But he took that risk, and anyone who’s ever tried that salad is glad he did. In the dish, the cauliflower is thinly sliced and served raw, along with celery, chives, parsley, flash-fried Brussels sprouts and topped with a remarkably light olive oil and lemon juice dressing. It’s an “eat-your-vegetables” platter if there ever was one. And yet, the dish is a huge hit. “It’s been one of the top-selling salads we have here,” says Pineda, who admits that one of the best parts of his job is teaching people how delicious fresh, healthy, organic foods can be. With the cauliflower salad, he says he gets to see that lesson in action all the time. “It makes me happy to see people happy when they eat it,” he says. “Because they’re like, ‘Oh! This is different. I never thought about eating it this way.’”
If Pineda’s cauliflower salad is revelation of how light and delicious cauliflower can taste when raw, the cauliflower gratin at Mindy’s Hot Chocolate is a lesson on just how decadent a vegetable can be. Smothered in rich sauce made of cream and Gruyere cheese and served with a crisp brulee on top, the rich cauliflower gratin is the perfect addition to a winter meal of comfort food. After trying cauliflower in this form, you may never give a second thought to potatoes au gratin, again.
But that’s not the only way you’ll find cauliflower served here. Mindy Segal, who owns Mindy’s Hot Chocolate, doesn’t just see a head of cauliflower when she looks at those white clusters. She sees a world of potential and pairings. “I love cauliflower for its versatility, its flavor, its texture,” says Segal. “It’s a great vegetable. It’s great with caviar, it’s great with Parmesan cheese, it’s great with meats, it’s great with fish,” she says, adding that she has served cauliflower roasted, as a soup, and even served it whole, like a steak. “It’s just got a lot of different things going on,” says Segal.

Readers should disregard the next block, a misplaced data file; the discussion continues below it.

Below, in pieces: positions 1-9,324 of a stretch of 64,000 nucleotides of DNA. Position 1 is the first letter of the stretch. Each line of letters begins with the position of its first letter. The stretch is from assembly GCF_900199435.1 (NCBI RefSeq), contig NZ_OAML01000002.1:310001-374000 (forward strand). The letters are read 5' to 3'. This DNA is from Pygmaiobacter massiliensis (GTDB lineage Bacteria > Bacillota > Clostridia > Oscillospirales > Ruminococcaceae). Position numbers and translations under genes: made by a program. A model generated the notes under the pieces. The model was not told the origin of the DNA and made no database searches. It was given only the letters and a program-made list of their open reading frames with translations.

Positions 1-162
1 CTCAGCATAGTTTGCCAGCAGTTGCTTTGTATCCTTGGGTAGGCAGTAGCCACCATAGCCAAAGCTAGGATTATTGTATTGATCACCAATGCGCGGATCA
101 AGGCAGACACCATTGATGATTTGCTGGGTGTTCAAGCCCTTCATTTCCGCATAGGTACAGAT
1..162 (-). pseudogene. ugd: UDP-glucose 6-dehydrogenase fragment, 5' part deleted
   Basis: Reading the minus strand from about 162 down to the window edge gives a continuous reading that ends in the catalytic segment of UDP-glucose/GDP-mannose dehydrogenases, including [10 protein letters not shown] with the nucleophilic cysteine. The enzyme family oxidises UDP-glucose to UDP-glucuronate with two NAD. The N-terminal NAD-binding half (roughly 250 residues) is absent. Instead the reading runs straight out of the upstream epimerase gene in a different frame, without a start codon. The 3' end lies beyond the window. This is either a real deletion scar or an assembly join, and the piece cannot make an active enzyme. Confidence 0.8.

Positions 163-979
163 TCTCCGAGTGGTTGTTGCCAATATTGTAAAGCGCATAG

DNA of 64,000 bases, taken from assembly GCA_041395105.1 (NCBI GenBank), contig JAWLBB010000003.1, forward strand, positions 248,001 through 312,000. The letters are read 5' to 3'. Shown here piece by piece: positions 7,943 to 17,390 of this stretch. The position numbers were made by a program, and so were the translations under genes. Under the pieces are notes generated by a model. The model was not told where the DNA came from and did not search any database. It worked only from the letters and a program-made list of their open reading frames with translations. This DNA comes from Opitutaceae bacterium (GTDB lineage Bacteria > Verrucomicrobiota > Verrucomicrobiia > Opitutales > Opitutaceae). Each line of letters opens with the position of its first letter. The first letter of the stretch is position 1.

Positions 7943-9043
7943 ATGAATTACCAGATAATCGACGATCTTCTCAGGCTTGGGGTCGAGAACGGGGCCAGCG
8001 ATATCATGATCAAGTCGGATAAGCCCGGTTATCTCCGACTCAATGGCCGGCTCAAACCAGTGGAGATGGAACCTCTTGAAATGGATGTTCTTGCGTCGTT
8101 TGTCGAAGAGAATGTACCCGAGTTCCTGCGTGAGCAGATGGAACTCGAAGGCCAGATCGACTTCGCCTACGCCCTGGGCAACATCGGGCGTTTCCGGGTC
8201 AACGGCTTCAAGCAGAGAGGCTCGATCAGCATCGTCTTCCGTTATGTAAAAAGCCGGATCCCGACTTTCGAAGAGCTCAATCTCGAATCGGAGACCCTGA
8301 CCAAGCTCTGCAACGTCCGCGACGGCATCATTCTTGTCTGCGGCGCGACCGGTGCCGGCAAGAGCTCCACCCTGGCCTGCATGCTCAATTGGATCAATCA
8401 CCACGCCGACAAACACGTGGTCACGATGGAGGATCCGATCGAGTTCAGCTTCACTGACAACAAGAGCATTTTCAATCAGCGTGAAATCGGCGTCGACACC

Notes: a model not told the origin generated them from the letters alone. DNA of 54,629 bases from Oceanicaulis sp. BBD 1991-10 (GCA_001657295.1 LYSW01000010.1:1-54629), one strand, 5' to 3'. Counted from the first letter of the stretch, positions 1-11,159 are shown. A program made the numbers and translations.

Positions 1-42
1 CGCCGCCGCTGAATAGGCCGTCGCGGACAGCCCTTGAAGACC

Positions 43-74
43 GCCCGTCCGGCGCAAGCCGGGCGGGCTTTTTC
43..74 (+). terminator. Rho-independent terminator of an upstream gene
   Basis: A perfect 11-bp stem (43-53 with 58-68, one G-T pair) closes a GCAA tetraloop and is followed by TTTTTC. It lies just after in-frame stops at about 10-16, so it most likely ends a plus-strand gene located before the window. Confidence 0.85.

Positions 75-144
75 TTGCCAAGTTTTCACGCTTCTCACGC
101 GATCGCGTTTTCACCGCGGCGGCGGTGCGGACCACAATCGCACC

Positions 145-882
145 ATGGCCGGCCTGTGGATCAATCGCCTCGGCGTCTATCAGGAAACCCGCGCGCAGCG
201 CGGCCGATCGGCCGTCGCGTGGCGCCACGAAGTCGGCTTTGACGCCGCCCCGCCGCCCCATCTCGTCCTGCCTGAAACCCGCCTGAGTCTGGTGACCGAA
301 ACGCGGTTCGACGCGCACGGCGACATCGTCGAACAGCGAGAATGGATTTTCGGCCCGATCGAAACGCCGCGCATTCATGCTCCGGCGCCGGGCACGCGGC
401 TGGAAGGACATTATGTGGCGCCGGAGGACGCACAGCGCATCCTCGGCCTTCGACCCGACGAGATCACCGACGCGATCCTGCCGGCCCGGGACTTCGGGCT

The cauliflower boom has been good for local farmers, such as Lloyd Nichols, who, along with his wife and three sons, owns Nichols Farm and Orchard, in Marengo, about 40 miles northwest of Chicago. The Nichols’ family planted more than 15 varieties of cauliflower this year, and watched the fields as rows upon rows of red, orange, green, purple and white cauliflower sprung up, each growing two to three feet high, surrounded by massive leaves. As usual, they took it to the Green City Market in Lincoln Park on Wednesdays and Saturdays, selling about the same amount to shoppers as usual. It was the restaurants, though, that took the family by surprise.
“All of a sudden, we sold out all of the cauliflower in one week when we thought it was supposed to take a month to sell,” says Nick Nichols, Lloyd’s son, who works with chefs and restaurants to fill orders for local, organic produce. “Unfortunately, by the time you realize that something is going to be really popular that year or that season it’s already over with, so it’s really hard to plant any more.”
Nick and his father attribute the rise in popularity to the fact that Chicago restaurants are embracing the novelty of the colors, the versatility of the plant, and the recent shift to using local ingredients. “It’s a seasonal thing,” says Lloyd, “It’s one of the few things that is available even at this time of year.”
Of course, it’s also one of the few vegetables available with a college education. At least, according to Twain.
Kate Silver is a local freelance writer.